all of that. Renting the Salle Gaveau in order to play fox-trots on the
celebrated organ, performing his Vaseline symphonique while the audience
hurled veal cutlets. And all of that. Yet somehow behind the provocation,
the constant mondainite. There was for example the opening of Picabia’s
exhibition. An affair whose elegance offended Breton’s sense of rigor. So,
early the next year, Breton made his move, which was to write to Ernst.
He had seen Ernst’s work in dada reviews and had read about it in various
press reports of an exhibition in Cologne. If Breton hoped for something
different from Ernst, something at an angle to dada, Ernst himself was
nonetheless swearing his most devoted fealty to Tzara at just that time.
His letter to Tzara dated December 28, 1920, containing a picture of his
wife Louise (whom he had renamed the dada Rosa Bonheur) and his son
Jimmy, and asking if Tzara could arrange a show of his graphic work, of
which thirty to sixty items could be sent to Paris, ends with:
Who greets Tzara? The Rosa Bonheur of the dadas
^ Who greets Tzara? Baargeld
Who greets Tzara? Job
Who greets Tzara? Jimmy
3 Who greets Tzara? Max Ernst
the dada Maid of Orleans is missing
But it was from Breton that the invitation Ernst was seeking came, for
indeed a show had been organized for May 1921 at the bookstore Au Sans
Pareil. Whatever it was Breton had bargained for, he got it.
Fifty-six collages by Ernst had been shipped to Paris. It was at Picabia s
house that the unpacking of the works took place. Andre Breton describes
the encounter with these objects as revelatory, a kind of originary moment,
almost, one could say, surrealism’s primal scene. For here was a group of
objects through which nascent surrealism would understand something of
both its identity and its destiny. Breton explains:
In fact surrealism found what it had been looking for from
the first in the 1920 collages [by Ernst], which introduced
an entirely original scheme of visual structure yet at the
same time corresponded exactly to the intentions of Lautreamont and Rimbaud in poetry. I well remember the day
when I first set eyes on them: Tzara, Aragon, Soupault and
myself all happened to be at Picabia’s house at the very
moment when these collages arrived from Cologne, and
we were all filled immediately with unparalleled admiration. The external object had broken with its normal environment, and its component parts had, so to speak,
emancipated themselves from it in such a way that they
were now able to maintain entirely new relationships with
other elements, escaping from the principle of reality but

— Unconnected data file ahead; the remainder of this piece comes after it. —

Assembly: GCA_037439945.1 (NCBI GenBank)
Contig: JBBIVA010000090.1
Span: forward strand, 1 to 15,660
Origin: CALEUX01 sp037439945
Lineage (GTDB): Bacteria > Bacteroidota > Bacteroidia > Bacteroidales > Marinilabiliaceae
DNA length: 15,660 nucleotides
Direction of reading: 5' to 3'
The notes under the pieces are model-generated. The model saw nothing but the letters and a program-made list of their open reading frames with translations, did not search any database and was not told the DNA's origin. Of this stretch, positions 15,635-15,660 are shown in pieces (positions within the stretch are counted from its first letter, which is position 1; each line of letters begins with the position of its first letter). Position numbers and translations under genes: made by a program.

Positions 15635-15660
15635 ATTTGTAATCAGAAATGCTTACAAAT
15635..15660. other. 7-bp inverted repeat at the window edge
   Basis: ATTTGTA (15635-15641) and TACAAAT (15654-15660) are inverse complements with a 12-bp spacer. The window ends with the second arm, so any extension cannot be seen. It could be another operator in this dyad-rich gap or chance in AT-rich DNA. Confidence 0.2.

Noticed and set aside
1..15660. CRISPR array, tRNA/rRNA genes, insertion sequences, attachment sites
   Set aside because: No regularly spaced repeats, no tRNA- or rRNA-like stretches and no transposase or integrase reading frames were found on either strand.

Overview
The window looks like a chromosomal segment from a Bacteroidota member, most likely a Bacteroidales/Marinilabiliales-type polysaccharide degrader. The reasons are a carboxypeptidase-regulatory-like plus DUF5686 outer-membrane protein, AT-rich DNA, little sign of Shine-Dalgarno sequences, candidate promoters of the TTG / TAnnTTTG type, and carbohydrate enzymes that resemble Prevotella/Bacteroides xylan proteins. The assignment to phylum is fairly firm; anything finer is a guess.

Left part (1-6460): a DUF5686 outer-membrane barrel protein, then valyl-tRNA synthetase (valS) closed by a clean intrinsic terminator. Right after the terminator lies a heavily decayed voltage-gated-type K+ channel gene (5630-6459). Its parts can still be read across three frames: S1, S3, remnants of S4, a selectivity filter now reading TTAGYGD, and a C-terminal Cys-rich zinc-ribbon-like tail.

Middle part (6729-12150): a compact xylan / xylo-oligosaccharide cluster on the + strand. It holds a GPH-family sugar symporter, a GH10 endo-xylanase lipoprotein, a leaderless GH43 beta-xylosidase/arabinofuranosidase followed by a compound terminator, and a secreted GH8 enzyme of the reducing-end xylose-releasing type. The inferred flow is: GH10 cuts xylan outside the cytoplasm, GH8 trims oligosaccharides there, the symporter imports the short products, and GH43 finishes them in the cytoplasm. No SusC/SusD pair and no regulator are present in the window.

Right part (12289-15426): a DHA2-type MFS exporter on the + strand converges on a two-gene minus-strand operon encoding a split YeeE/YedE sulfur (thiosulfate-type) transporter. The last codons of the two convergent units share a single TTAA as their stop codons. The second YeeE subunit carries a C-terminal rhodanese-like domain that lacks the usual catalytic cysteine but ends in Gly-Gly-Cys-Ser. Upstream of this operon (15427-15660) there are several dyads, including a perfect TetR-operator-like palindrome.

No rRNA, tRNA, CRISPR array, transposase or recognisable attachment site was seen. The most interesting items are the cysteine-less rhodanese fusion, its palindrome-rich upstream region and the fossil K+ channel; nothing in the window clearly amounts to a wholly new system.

retaining all their importance on that plane.
Was it because Ernst had served in the German army, or because, a
notorious dada, he was labeled Bolshevik by the British authorities in
charge in Cologne, that they denied him a passport? In any event he missed
his own explosive vernissage at the Au Sans Pareil, held in the basement
with the lights out, with Breton chewing matches and Aragon meowing
continuously and someone shouting insults at the guests from inside a
cupboard. But lights out or no, the effect of his work was palpable. Breton
was stunned. So that in September on his way to Vienna to visit Freud he
went first to the Tyrol to meet Ernst. To pay him homage or to reassert
his, Breton’s, own authority? For bringing his volume of Lautreamont with
him, Breton insisted on reading the Chants de Maldoror for hours at a
time at a disconcerted Ernst.
Eluard had not been at Picabia’s for the unpacking of the collages. He only
saw them at the opening of Ernst’s exhibition. But his excitement reached
a pitch that was even higher than the others’. “Eluard was the most
Max Ernst, La femme 100 tetes, 1929: “And her phantom globe will track us down . .
A foreground, then, that is also a background . (p. 36)
Max Ernst, La puberte procbe . . . , 1921.
But he inscribed the work “to Gala”. . . (p. 41)
affected,” his biographer tells us. “He suddenly understood that a brother
had just been given to him.” Indeed, so strong was Eluard’s experience
that by summer’s end he did not wait to meet Breton in Vienna as planned,
but hurried to the mountains to encounter Ernst. But Ernst had, along with
the Rosa Bonheur of the dadas, already returned to Cologne.
Eluard launched a series of frantic postcards at the retreating artist. And
he wrote to Tzara:
The 1st of next month we will leave for Munich where
we’ll spend two or three days, and from there for Cologne.
I want to be sure that Ernst will be there then. Would you
ask him? . . . We’re only going to Cologne to see Ernst.
Naturally. I haven’t any answer to my cards and I’m afraid
he hasn’t received them. I have no reason to deny myself
what gives me pleasure. Please give me his address again.
I LEAVE IN 9 DAYS.
On November 4 Gala and Paul arrived in Cologne. They left the 13th.
Ernst registered the fact to Tzara:
Cher Tzara (bis) Cher Tzara (bis)
The two Eluards gone, the two Ernsts have regressed to
childhood. Who now will wear for us the flamboyant flag
in her hair, which will attract the idyllic deer etc. etc. da
capocaspar. With their departure they have left a growing
sadness . . .
Could the Rosa Bonheur of the dadas really have been sad to see them
go? Is it possible that, in the excitement of their foursome’s frenetic gaiety,
the frolicking at amusement parks, the gyrations through dance halls, the
early morning poetry readings soaked in eau de vie, she could have missed
what was so palpably there for the other three, making the air in every
room seem to rustle with the sharp static of sexual excitement? Where was